>with her brothers. With radio airplay, "The Maddox Brothers and Rose"
>became one of country music's most successful and distinctive acts. They
>concentrated on entertaining, and this endeared them to many fans. It
>wasn't uncommon for people at the dances to reverently crowd around the
>bandstand, enthralled by the show, their music and zany antics. The
>Maddoxes had outrageous comedy routines, and flashy costumes to back up
>their billing as "The Most Colorful Hillbilly Band in America."
>       Their unique music, a mix of gospel, swing, bluegrass, country,
>boogie-woogie and folk, has been referred to as California Country or Okie
>Boogie. Whether loud and raucous or gentle and smooth, the group always
>conveyed enthusiasm and spirit. They were equally comfortable with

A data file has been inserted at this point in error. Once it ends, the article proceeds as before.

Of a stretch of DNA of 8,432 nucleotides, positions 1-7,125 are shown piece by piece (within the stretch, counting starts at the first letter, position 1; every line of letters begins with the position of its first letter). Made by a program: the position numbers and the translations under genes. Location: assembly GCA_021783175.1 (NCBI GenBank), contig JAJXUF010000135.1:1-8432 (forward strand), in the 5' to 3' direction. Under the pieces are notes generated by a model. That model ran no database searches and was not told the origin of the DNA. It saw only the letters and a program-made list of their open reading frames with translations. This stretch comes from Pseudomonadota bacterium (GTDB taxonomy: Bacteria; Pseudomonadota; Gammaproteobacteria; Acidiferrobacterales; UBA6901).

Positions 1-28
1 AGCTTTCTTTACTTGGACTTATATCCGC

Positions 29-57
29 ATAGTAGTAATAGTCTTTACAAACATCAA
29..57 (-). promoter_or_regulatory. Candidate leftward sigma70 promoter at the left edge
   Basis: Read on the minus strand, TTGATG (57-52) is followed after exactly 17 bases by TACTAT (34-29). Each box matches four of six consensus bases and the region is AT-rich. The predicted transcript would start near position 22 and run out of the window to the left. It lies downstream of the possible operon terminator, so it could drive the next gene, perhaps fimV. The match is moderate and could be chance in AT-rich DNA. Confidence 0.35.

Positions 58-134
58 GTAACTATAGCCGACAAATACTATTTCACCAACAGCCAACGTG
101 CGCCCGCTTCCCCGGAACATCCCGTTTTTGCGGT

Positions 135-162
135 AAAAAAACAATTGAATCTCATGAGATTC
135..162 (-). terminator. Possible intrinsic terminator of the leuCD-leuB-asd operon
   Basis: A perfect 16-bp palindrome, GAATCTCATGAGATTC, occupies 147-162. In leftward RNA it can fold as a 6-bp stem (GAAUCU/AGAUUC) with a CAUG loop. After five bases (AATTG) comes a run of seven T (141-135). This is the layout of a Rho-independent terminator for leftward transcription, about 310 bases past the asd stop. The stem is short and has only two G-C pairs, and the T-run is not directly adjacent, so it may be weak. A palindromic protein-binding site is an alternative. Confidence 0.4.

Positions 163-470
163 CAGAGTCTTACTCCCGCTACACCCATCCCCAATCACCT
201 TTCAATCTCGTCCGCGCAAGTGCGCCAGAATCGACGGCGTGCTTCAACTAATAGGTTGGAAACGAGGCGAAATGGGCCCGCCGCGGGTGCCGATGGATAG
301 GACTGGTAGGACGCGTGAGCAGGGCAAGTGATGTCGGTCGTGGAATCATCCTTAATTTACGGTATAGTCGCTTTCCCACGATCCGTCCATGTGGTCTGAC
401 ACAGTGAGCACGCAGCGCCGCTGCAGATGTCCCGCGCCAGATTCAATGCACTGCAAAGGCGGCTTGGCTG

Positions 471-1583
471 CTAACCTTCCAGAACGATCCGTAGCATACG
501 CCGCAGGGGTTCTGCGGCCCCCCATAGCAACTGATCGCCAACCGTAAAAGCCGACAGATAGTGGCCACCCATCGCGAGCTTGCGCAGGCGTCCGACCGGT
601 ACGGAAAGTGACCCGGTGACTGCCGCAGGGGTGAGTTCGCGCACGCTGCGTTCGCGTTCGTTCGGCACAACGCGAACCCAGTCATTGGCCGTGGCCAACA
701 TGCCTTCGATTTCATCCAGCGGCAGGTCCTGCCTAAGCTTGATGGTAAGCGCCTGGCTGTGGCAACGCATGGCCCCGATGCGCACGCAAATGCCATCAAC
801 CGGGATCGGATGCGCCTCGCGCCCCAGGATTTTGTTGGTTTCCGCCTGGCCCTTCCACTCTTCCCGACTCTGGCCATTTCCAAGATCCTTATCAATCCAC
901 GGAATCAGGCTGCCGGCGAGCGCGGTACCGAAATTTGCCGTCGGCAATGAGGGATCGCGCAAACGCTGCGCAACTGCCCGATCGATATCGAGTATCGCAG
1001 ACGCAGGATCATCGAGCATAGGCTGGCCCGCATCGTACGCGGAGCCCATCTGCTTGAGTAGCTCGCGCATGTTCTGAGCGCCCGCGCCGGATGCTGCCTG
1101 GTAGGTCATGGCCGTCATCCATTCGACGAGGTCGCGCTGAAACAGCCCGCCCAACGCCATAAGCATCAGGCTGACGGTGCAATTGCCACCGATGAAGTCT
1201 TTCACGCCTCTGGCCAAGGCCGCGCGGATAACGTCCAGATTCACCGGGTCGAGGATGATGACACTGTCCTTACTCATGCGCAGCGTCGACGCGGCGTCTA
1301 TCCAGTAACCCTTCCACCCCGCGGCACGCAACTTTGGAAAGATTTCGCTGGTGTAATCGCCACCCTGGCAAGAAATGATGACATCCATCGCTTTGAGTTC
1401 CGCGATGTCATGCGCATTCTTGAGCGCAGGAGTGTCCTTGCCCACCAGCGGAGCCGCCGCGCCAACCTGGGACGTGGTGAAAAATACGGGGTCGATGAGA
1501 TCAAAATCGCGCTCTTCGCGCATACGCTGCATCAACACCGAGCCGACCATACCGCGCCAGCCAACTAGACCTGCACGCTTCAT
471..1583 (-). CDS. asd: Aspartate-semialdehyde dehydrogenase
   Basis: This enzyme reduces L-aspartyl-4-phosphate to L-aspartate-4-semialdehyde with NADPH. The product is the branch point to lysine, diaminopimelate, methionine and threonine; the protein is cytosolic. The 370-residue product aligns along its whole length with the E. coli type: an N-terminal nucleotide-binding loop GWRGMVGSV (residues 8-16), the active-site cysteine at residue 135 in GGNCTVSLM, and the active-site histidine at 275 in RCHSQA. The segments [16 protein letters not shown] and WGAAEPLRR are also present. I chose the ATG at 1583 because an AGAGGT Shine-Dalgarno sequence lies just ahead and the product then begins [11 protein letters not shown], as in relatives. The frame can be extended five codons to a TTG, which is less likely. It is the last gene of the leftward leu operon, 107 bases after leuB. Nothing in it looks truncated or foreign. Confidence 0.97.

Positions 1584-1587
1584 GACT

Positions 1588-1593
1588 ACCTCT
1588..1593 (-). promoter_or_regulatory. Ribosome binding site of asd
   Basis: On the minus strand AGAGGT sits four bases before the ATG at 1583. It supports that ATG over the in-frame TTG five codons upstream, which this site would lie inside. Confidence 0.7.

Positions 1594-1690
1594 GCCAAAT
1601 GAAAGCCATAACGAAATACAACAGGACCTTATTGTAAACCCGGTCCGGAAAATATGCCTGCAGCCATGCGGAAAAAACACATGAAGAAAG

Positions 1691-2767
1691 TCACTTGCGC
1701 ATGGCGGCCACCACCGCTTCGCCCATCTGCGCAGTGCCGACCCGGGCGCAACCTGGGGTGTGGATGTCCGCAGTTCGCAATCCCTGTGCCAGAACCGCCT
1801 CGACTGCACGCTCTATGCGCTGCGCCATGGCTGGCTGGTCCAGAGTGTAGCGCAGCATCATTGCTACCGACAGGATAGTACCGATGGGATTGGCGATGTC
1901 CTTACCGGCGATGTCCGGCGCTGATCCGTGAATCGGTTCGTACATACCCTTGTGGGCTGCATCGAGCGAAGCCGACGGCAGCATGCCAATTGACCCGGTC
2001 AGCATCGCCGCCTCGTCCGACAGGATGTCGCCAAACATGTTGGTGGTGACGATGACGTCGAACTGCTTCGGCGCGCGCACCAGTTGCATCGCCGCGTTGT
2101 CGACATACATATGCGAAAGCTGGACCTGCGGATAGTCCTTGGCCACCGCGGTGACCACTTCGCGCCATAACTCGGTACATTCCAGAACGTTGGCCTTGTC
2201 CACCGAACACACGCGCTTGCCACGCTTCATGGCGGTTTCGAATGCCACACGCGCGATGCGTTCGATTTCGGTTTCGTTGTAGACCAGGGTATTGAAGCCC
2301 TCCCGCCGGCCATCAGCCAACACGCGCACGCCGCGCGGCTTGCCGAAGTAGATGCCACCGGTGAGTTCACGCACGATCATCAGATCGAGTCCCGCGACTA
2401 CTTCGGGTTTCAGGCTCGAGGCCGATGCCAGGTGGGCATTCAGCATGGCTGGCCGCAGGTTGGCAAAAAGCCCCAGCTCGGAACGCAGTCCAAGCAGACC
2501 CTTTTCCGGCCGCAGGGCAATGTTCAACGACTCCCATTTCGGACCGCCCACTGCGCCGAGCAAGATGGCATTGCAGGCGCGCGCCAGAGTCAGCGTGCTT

>honky-tonk or gospel material. Their shows always imparted an upbeat
>spirit of fun. The group travelled to their engagements in a convoy of
>Cadillacs. The Maddox Brothers and Rose became regulars on the "Louisiana
>Hayride" radio barndance program from Shreveport, La.
>       When her brothers went into the service in World War II, Rose set
>out as a solo performer in the male-dominated country music business of
>those days. Following World War II, the band regrouped and came on
>stronger and flashier than ever. They became the hottest act of their kind
>on the West Coast and began a long recording career. Their radio shows
>typically started with their theme song, Wiley Walker and Gene Sullivan's
>"I Want to Live and Love," a song that Rose once admitted told the story
>of her life.
>       In 1949, the Maddox Brothers and Rose made their Grand Ole Opry
>debut singing 'Gathering Flowers for the Master's Bouquet' and 'I Can't
>Believe it was True.' The full group would eventually make a couple of